Wednesday, October 7, 2009


Well if you thought I was about to rabbit on again about death and the never-ending pursuit of what you have already, then lucky you.

It is Peter Grimes I'm worked up about and judgement is the one word answer I'd give if asked what I thought Grimes was about. All this was looping around in my head on this morning's walk (the old dog mostly stays behind these days, with little stiff legged, smiley tail-wagging, always tail-wagging, short walks around the house gardens followed by long sleeps in the shed where swallows swoop) and now I'm back only to find Opera Australia's Allerta had arrived and it is a good one too - the Peter Grimes issue.

What was occupying me on the walk was that word, that judgement word, and Britten and religion, religious belief, and particularly Christianity, the essence of which (if one is to ignore the institutions whose inversion of truth is without equal), as I understand the M/man, revolves around what judgement is and what are its consequences. This then, for me, makes Peter Grimes a particularly Christian work. I emphasise this thought had absolutely nothing to do with the authorities working under said banner to whom I am no subscriber.

Britten and his beliefs are to be inferred, from scholarship, interviews of self and others, from letters, from biography, and mostly surely from his music. One interesting exemplar is his transforming of the (Buddhist) Japanese Noh play Sumidagawa, which affected him enormously, into a Christian parable, Curlew River (which affected me permanently). This you could claim was on purely musical and structural necessity, but I doubt it.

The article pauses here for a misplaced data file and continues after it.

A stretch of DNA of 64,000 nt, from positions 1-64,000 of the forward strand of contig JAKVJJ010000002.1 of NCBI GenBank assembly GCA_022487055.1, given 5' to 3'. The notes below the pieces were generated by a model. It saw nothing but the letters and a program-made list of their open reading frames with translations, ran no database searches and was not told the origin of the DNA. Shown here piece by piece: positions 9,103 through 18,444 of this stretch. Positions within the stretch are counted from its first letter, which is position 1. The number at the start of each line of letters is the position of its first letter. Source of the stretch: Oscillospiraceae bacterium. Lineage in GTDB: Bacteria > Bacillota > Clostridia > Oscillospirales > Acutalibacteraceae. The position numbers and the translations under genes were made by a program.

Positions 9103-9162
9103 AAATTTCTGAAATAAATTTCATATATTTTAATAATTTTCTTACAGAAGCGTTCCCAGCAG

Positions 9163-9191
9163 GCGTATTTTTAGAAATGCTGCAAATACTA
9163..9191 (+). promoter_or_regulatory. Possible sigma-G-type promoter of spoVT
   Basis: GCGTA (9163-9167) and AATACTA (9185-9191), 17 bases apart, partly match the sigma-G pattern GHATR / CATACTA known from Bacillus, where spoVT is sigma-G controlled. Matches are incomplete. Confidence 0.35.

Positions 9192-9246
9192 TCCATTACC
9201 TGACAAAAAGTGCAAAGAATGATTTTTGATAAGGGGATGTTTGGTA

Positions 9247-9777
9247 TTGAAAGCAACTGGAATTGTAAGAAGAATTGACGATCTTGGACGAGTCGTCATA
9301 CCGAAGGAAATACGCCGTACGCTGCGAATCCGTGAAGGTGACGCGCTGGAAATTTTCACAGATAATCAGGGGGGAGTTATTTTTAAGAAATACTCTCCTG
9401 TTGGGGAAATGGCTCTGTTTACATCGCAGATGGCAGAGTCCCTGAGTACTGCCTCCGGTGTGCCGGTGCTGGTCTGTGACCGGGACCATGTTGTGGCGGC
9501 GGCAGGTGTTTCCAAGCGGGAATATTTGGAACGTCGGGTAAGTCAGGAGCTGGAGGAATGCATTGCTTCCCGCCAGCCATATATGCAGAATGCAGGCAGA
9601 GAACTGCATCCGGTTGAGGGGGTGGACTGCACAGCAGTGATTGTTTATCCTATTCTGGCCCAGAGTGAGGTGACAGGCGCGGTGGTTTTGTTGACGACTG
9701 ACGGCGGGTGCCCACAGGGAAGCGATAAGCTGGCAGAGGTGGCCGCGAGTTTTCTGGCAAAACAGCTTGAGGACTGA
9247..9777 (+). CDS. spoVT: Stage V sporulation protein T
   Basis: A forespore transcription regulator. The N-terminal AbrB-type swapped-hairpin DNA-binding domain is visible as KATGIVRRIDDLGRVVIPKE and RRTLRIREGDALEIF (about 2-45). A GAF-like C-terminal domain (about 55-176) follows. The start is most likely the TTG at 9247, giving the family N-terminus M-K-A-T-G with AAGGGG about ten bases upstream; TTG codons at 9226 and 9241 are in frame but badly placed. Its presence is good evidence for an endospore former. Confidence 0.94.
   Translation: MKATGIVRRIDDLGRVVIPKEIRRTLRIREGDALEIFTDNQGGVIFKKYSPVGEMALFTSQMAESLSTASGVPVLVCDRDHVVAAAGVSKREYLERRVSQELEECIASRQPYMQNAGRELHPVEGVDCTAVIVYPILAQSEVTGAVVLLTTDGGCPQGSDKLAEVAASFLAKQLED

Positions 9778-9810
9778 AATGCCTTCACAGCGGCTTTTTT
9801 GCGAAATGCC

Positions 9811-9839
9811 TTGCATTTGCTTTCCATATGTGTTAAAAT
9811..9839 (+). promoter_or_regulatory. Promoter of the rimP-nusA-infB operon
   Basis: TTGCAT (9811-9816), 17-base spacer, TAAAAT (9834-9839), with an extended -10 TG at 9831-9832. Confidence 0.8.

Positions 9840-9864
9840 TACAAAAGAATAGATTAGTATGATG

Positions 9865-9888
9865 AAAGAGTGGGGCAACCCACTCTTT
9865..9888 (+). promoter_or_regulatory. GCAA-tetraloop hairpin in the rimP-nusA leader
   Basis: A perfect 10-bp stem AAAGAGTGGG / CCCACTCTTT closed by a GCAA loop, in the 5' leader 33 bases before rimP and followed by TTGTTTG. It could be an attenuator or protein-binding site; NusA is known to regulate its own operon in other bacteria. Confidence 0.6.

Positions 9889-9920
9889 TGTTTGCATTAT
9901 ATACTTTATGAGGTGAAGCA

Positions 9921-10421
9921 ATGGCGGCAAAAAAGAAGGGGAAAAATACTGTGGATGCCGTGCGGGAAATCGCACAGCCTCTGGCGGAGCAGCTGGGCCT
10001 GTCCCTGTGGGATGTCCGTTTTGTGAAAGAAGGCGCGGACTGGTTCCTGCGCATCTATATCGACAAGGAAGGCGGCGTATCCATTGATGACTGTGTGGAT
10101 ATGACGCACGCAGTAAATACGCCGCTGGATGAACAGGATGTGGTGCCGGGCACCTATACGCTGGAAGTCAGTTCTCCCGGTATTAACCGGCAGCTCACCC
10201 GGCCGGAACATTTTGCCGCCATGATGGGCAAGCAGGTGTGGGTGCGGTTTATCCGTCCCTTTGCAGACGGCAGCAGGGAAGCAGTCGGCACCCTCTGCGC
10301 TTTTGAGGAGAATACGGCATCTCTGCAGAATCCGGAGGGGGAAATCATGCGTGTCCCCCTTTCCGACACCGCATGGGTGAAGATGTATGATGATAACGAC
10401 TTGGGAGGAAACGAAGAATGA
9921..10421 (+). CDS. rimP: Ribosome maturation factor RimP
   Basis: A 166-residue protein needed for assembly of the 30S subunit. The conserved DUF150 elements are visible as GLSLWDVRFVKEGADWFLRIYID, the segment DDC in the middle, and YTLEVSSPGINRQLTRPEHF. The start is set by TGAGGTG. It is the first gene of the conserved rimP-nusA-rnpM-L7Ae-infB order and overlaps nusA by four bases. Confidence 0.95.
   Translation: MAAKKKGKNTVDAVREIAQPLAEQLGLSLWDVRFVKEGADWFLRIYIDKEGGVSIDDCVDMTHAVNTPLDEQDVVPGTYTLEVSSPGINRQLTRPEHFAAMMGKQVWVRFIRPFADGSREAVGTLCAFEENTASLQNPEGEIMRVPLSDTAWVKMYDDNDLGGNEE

Crunching along the track this morning, the ground moist again and the air quite chilly, I was struck by how powerfully relevant is the set concept of Neil Armfield (director) and Ralph Myers (set design) - the Church Hall (as place of story-telling). Some of these things were raised at the Britten symposium, of which there is a podcast, far better that than taking my word.

The OA's Allerta has interviews with conductor Mark Wigglesworth, Stuart Skelton, Susan Gritton and Peter Coleman-Wright. Read them; you must read them. They're also on the main AO News Page. For those needing tit-bits to convince them:


To his mind, Peter Grimes’ greatness lies in the way it puts across, in dramatic and musical terms, a powerful message that still holds true today. Grimes is rejected by his community because they don’t understand him, and an important part of the story is what that rejection does to the community. “It’s a profound and terrifying story, expressed with shattering directness and simplicity.”

“Britten could easily have called this opera The Village People!


When you’ve sung the final scene and you’re greeted by a deathly silence from the audience…you know that they have been completely destroyed. If you get that reaction twice in a run of performances, it’s sensational.”

This is luxury (casting) – Opera Australia has gone nuts!


What is your favourite CD? Geoffrey Tozer playing Medtner solo piano works. He is one of the finest musicians I’ve ever had the privilege to work with. We recorded some Medtner songs together for his series on Chandos.

And from you local Fish Shop, you can do a lot worse than get very ready, because get set, and go, are not far away:

Britten conducts Britten (the ending is shattering)
BBC Studio Britten conducts (legendary 1969 with Pears filmed in the role he created)

After all that, I have more questions than I started with. Why did Britten stop the music, stop the vocal line, and use the spoken word for the verdict? And is there redemption anywhere to be found?

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